|This article needs additional citations for verification. (June 2008) (Learn how and when to remove this template message)|
Atë, Até or Aite (// or UK: //; Ancient Greek: ἄτη) is the Greek goddess of mischief, delusion, ruin, and folly. Até also refers to the action performed by a hero, usually because of hubris, that often leads to his or her death or downfall. Mythology personifies Atë as the daughter either of Zeus or of Eris.
Homer's Iliad (Book 19) depicts Atë as the eldest daughter of Zeus (with no mother mentioned). On Hera's instigation, Atë used her influence over Zeus so that he swore an oath that on that day a mortal descended from him would be born who would become a great ruler. Hera immediately arranged to delay the birth of Heracles and to bring forth Eurystheus prematurely. In anger Zeus threw Atë down to earth forever, forbidding her return to heaven or to Mt. Olympus. Atë then wandered about, treading on the heads of men rather than on the earth, wreaking havoc on mortals.
The Litae ("Prayers") follow after her, but Atë is fast and far outruns them.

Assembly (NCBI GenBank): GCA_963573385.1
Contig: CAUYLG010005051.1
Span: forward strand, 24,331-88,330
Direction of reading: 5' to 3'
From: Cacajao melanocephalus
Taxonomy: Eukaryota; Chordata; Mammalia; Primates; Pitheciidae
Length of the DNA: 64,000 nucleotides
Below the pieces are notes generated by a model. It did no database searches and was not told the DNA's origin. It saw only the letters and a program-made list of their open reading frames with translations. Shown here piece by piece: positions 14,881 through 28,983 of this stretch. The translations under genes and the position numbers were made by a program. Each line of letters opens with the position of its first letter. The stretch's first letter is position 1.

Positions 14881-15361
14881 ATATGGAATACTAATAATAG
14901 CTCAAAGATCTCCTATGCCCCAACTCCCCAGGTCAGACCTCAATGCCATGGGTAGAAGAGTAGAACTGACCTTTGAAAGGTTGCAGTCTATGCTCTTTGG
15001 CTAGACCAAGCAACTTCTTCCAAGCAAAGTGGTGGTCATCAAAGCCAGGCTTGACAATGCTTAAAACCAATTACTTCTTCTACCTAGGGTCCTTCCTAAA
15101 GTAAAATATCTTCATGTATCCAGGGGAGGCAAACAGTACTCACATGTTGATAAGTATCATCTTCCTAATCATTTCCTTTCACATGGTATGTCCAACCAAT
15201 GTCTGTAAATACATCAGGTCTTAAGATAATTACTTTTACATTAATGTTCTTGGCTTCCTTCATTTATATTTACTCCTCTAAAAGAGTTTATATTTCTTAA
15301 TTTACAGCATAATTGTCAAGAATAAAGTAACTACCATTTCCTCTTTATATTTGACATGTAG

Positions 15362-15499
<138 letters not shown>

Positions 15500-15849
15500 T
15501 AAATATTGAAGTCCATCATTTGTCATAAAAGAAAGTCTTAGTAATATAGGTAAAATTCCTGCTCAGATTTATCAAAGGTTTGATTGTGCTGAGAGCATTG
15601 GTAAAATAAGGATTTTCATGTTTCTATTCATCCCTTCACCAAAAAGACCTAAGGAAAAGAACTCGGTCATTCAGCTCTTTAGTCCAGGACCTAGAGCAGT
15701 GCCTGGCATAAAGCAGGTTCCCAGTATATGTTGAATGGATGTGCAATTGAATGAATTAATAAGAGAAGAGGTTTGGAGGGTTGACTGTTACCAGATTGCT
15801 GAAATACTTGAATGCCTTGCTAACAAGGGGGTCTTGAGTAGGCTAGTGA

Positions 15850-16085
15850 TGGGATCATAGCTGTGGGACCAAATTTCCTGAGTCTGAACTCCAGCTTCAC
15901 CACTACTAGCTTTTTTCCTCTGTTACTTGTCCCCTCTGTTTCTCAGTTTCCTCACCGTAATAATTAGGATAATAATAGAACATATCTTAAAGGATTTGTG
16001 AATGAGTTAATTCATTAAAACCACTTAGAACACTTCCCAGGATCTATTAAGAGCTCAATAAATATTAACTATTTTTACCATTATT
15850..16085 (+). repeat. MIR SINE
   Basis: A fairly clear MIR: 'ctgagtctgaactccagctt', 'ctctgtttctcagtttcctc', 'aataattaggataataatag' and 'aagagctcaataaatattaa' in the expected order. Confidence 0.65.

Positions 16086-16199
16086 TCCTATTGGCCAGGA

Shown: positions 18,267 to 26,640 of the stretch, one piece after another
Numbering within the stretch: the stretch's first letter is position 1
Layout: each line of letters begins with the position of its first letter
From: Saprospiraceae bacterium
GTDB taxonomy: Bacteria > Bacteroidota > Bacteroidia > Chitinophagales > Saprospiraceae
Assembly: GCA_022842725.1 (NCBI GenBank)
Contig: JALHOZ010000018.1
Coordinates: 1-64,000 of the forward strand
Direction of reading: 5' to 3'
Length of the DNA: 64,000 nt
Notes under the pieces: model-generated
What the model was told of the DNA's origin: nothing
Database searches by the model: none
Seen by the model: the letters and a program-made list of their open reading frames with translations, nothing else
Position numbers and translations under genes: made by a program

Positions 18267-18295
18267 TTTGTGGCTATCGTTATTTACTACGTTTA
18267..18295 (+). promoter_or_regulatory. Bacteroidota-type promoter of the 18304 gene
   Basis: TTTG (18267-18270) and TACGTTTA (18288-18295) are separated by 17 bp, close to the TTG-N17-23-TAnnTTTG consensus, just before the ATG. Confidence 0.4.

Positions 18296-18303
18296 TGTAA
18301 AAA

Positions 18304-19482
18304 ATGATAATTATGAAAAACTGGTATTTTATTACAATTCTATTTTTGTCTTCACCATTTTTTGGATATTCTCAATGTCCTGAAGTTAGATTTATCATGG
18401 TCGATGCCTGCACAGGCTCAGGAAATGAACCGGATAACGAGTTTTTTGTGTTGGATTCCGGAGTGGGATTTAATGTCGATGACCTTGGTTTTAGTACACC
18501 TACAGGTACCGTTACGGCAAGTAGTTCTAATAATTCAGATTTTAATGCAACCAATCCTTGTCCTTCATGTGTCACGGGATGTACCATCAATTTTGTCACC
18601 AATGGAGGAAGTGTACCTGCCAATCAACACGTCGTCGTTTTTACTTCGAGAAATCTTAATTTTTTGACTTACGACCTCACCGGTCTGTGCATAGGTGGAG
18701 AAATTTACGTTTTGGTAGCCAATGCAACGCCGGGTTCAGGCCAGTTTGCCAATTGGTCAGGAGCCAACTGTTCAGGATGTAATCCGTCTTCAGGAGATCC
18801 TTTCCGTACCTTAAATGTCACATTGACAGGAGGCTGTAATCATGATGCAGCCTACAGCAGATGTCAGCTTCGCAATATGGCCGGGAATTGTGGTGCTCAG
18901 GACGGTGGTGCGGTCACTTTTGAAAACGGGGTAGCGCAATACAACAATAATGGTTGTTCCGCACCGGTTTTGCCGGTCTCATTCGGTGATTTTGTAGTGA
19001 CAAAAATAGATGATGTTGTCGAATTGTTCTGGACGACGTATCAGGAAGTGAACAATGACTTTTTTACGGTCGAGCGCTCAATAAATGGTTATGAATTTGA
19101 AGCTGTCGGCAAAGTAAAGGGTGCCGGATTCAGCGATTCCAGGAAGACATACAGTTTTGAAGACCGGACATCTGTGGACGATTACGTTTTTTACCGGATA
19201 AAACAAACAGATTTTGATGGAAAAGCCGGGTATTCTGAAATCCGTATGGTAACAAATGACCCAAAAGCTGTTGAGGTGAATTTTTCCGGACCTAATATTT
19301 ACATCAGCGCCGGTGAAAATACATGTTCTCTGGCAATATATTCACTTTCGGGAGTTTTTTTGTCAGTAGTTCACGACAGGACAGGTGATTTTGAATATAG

The Bibliotheca (3.143) claims that when thrown down by Zeus, Atë landed on a peak in Phrygia called by her name. There Ilus later, following a cow, founded the city of Ilion, known as Troy. This flourish is chronologically at odds with Homer's dating of Atë's fall.
In Nonnus' Dionysiaca (11.113), at Hera's instigation Atë persuades the boy Ampelus whom Dionysus passionately loves, to impress Dionysus by riding on a bull from which Ampelus subsequently falls and breaks his neck.
In the play Julius Caesar, Shakespeare introduces the goddess Atë as an invocation of vengeance and menace. Mark Antony, lamenting Caesar's murder, envisions:
"And Caesar's spirit, ranging for revenge,
With Atë' by his side come hot from Hell,
Shall in these confines with a monarch's voice
Cry "Havoc!" and let slip the dogs of war ...
Shakespeare also mentions her in the play Much Ado About Nothing, when Benedick says, referring to Beatrice,
"Come, talk not of her. You shall find her the
infernal Atë in good apparel ...
So too, in King John, Shakespeare refers to Queen Eleanor as "An Ate stirring [John] to blood and strife" (2.1.63), and in Love's Labours Lost Birone jeers "Pompey is moved. More Ates, more Ates! stir them on! stir them on!" (5.2. 688-9).
- Folly (allegory)
- Atsma, Aaron J. "Ate". Theoi Greek Mythology. Retrieved 2014-11-08.
- Tuchman, B., The March of Folly, p. 47, Alfred A. Knopf, 1984
- Calasso, Roberto - The Marriage of Cadmus and Harmony
- E.R. Dodds, The Greeks and the Irrational, University of California Press.
- Grimal, Pierre, The Dictionary of Classical Mythology, Wiley-Blackwell, 1996, ISBN 978-0-631-20102-1. "Ate" p. 65
- Hesiod's Theogony
- Smith, William; Dictionary of Greek and Roman Biography and Mythology, London (1873). "Ate"